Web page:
Iranian and Tocharian

Sogdian manuscript from Dunhuang Mogao (Source: http://idp.bl.uk) Sogdian manuscript from Dunhuang Mogao (Source: http://idp.bl.uk)
During the period of the first centuries BCE, the impact of Iranian becomes important in Tocharian. This is something we know from the relatively large amounts of loanwords in Tocharian from various Iranian languages, beginning with one or several unknown Old Iranian dialects (which are not Avestan or Old Persian) and continuing with loans from various known Middle Iranian languages, such as Khotanese, Sogdian, and Bactrian. As usual with loans, the exact match of the source word is seldom found, meaning that the exact source language cannot be identified.
Iranian loans in Tocharian are interesting from the viewpoint of their semantic domains, which are indicative of the cultural impact of the Iranians on the Tocahrians in Central Asia.

A majority of the words refer to administrative concepts , e.g., titles or specific concepts of merchandise or administration, indicating that the Iranians influenced the Tocharians by imposing an administrative infrastructure. Examples are:
  • Tocharian B waipecce 'possession', from Old lranian, Avestan xʷaēpaiθya­'own'
  • Tocharian B waipte 'separately, apart' < Common Tocharian *wai-pätæ, borrowed probably from an adjective, Old Iranian *hwai­pati in the sense of 'independent, oneself’.
  • Tocharian A pärko, B pärkau 'advantage, profit, interest' < Common Toch. *pärkāwV, borrowed from Old Bactrian, Bactrian φρογαοο 'profit', Old lranian *fragāwa-, Sogdian prγ'w, βry'w, Parthian frg'w 'treasure'.
  • Tocharian A pare, B peri 'debt' < Common Tocharian *pæräī is borrowed from Old Bactrian *pāra > Bactrian paro 'debt, obligation, loan, amount, due'.
  • Tocharian A  āpṣātrik* ‘citizen of a borough or market-town’, borrowed from Old Iranian *αβþαρο < *api-xšaθra- ‘borough, sub-district (of a city)’.
 
Other words clearly refer to military concepts, such as values or terms for weapons:
  • Tocharian B tsain 'arrow' from an Old lranian *dzaina-, Avestan zaēna- 'weapon'.
  • Tocharian A āmāṃ B amāṃ ‘pride, arrogance’, loan from Middle Iranian, cf. Buddhist Sogdian ’’m’n ‘power’.
  • Tocharian A āṣāṃ B aṣāṃ ‘worthy’, borrowed from Middle Iranian, cf. Khotanese āṣaṇa- ‘worthy’.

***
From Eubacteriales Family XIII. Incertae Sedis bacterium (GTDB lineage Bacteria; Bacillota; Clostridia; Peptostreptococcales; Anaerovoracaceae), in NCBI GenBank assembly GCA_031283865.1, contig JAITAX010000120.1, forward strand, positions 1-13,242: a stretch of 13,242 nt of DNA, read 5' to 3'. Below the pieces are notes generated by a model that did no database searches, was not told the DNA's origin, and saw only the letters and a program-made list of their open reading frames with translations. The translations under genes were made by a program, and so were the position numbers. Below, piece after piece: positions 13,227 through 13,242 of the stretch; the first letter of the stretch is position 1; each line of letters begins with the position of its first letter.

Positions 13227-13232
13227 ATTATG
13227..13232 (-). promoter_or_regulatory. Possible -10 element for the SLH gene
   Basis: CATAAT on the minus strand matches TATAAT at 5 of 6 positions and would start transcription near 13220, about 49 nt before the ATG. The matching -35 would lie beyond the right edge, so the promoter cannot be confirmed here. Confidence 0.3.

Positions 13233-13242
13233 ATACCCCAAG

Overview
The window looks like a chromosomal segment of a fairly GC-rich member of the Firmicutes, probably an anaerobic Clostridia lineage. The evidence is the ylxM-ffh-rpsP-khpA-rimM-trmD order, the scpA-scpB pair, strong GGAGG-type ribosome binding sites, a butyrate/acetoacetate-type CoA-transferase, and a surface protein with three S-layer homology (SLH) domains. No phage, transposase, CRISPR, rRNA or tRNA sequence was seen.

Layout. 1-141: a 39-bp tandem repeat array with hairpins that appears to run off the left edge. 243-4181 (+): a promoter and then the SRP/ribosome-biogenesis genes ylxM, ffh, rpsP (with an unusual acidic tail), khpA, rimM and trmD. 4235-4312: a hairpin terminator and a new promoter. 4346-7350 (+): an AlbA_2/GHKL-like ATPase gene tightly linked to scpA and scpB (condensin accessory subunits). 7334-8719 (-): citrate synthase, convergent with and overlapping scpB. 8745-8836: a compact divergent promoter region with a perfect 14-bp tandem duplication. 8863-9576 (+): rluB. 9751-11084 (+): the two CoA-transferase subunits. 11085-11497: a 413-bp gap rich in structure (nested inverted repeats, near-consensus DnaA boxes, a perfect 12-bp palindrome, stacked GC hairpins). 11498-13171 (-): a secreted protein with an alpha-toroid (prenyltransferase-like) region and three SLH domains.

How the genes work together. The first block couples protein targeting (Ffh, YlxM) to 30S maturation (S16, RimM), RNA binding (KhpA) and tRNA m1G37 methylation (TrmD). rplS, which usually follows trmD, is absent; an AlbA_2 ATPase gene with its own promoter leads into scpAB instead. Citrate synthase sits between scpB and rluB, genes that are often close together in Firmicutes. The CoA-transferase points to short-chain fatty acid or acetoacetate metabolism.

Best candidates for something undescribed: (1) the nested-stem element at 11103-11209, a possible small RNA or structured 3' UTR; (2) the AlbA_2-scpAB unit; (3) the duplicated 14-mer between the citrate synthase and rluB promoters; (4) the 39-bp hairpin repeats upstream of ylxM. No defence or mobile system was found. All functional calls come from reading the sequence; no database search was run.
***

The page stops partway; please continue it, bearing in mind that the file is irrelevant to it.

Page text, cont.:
• Tocharian A āṣānik B āṣānike ‘venerable, worthy of respect’, loan from Middle Iranian, with same sourse as A āṣāṃ B aṣāṃ
  • A senik ‘care, pledge, guaranteee’, from Middle Iranian *zēnik (Khot. ysīnīta, Sogd. zynyh, Kroraina Prakrit jheniya-)
 
A bunch of words refer to farming and the household. Examples are:
  • Tocharian AB ās ‘she-goat’, borrowed from Middle Iranian.
  • Tocharian A kātak* B kattāke ‘master of the house, householder’, from Common Tocharian *kāttākǝ borrowed from Middle Iranian, cf. Khotanese ggāṭhaa, itself borrowed from Middle Indic, cf. Gāndhārī Prakrit *ghahaṭha, from Sanskrit gṛhastha-.
  • Tocharian A miṣi B miṣṣe, miṣṣi ‘field’, borrowed from Khotanese mäṣṣa, miṣṣa ‘field for seed’.
 
 A small amount of words are Buddhist terms (normally, the impact of Sanskrit is enormous on both Tocharian languages here). Examples are:
  • Tocharian A pissaṅk ‘community of monks’, from Middle Iranian from Skt. bhikṣusaṃgha-  ‘Mönchsgemeinde, Mönchsorden’ (SWTF III:298b), cf. Khotanese bisaṃga-.
 
Finally, we have a group of words referring to plants and ingrediants which are unfamiliar to the Tocharian fauna (also here, Sanskrit loans are much more common). Examples are:
  • Tocharian A kārāś B karāśe* Via TB from Khotanese karāśśa ‘climbing plant’.
  • Tocharian A kuñcit B kwäñcit, kuñcit, from Khotanese kuṃjsata- ‘sesame’.

In conclusion, the Iranian impact on Tocharian is mainly pre-Buddhist, referring to concepts of administration, warfare, and farming. With the change to Buddhism, the impact of Old and Middle Aryan becomes completely dominating in both Tocharian languages.
 
The words have been extracted from these sources:
Carling Gerd (to appear). A Dictionary and Thesaurus of Tocharian A. Complete Edition. In collaboration with Georges-Jean Pinault. Wiesbaden: Harrassowitz (610p.).
Carling, Gerd (2005). Proto-Tocharian, Common Tocharian, and Tocharian – on the value of linguistic connections in a reconstructed language. In: Jones-Bley, Karlene, Huld, Martin E., Volpe, Angela Vella,  Dexter, Miriam Robbins Proceedings of the Sixteenth Annual UCLA Indo-European Conference. Journal of Indo-European Studies. Monograph Series 50, 47-70.
 
These sources have many references to works by, e.g., Georges-Jean Pinault, K T Schmidt, Werner Winter, Nicholas Sims-Williams, Harold Bailey, L Isebaert, Jörundur Hilmarsson.

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